We’ve all heard the phrase, “There is no such thing as bad publicity,” but is there truth behind this saying?

We don’t need to look much further than the coverage around pop megastar Justin Bieber’s arrest, scandalous behavior and deposition video. Because he is a celebrity, many are intrigued by his actions and can’t stop watching to see what he will do next. The day of his arrest alone, Bieber gained more than 30,000 Twitter followers.

At first glance, it may seem like the publicity is not damaging his brand, but we must look at the long-term effects. Sure, Bieber gained thousands of Twitter followers, but most of those people are not true “Beliebers” and only started following him out of curiosity and fascination. Soon, the fascination may turn to irritation, as he continues on this downward spiral, and the publicity may become destructive to his career and life.

The negative coverage from his arrest drove more than 200,000 people to sign a petition to deport Bieber and revoke his U.S. green card. The publicity also sparked the Olympics billboard in Chicago that featured a photo of Bieber between an American and Canadian hockey player that said “LOSER KEEPS BIEBER.”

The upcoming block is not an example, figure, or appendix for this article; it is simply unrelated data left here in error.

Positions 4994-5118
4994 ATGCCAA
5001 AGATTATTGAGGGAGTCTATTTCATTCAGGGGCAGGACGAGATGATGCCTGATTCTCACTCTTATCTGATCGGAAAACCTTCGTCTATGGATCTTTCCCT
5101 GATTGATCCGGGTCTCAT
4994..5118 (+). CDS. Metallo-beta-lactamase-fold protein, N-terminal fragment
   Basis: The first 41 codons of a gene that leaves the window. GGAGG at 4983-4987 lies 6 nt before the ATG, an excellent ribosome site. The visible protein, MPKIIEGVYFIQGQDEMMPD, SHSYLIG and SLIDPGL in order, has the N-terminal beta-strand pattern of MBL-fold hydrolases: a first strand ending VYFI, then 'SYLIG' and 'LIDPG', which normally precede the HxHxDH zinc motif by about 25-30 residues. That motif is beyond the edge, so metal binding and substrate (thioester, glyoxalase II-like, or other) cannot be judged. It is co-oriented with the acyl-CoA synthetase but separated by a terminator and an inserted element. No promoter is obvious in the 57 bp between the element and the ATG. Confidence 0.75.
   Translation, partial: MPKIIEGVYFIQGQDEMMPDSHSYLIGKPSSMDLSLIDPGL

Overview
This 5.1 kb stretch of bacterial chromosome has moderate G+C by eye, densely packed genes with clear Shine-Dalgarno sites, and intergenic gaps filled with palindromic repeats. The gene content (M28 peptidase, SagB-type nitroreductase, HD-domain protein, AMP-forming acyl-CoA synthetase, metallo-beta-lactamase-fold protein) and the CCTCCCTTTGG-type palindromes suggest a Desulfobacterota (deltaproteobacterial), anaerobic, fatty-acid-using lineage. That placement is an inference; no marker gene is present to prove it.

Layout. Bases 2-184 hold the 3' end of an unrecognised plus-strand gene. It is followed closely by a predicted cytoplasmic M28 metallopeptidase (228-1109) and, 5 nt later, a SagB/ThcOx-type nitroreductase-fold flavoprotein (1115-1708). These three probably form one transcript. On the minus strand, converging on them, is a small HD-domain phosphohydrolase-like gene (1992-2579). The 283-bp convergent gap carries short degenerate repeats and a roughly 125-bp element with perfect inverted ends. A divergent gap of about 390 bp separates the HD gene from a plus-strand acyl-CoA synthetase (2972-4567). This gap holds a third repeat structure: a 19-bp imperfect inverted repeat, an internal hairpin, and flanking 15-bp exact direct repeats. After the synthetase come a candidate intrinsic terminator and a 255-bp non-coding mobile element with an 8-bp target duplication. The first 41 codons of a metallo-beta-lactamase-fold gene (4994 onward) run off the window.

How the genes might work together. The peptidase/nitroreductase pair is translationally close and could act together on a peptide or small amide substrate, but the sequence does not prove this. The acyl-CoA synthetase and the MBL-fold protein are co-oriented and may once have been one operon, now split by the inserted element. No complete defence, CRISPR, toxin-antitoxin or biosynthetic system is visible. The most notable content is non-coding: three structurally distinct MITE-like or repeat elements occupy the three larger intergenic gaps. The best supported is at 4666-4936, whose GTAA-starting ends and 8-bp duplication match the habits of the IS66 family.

Undeniably, once publicity causes damage, it turns to “bad publicity.”

How about Lindsay Lohan? For years, Lohan has been receiving attention for her multiple arrests and battles with rehab. Initially, we were interested in watching the “Parent Trap” sweetheart act out, but then we were turned off by her repeated, toxic actions. The publicity turned Lohan into a joke in the film industry, making it tough to book a gig. She has also lost major endorsement deals from clothing brands like Jill Stuart and Odaingerous. The long-term damage is evident with Lohan going from Hollywood movies like “Mean Girls” to doing reality shows for the OWN network.

Charlie Sheen’s erratic behavior was not #winning anything for the actor. Because of his public rants and substance abuse, Sheen managed to set a Guinness World Record for “fastest time to reach 1 million followers” when he joined Twitter in 2011. However, these “fans” were short-lived as Sheen’s antics escalated and the media continued to scrutinize him. The bad publicity even led to Sheen losing the highest-paid acting job in television with “Two and a Half Men” and an endorsement deal with Hanes.

Sheen was able to start repairing his career when he began starring in the FX show “Anger Management.” However, this job may also be in jeopardy. According to Examiner.com, Sheen was told by FX network executives to “tone down the negative rhetoric towards ex-wife Denise Richards because it was getting so much negative publicity.” (His on set absences haven’t helped either.)

Looking at these precedents, it’s unclear what the future may hold for Bieber, but as they say: What goes up must come down.

What do you think: Is there such thing as bad publicity?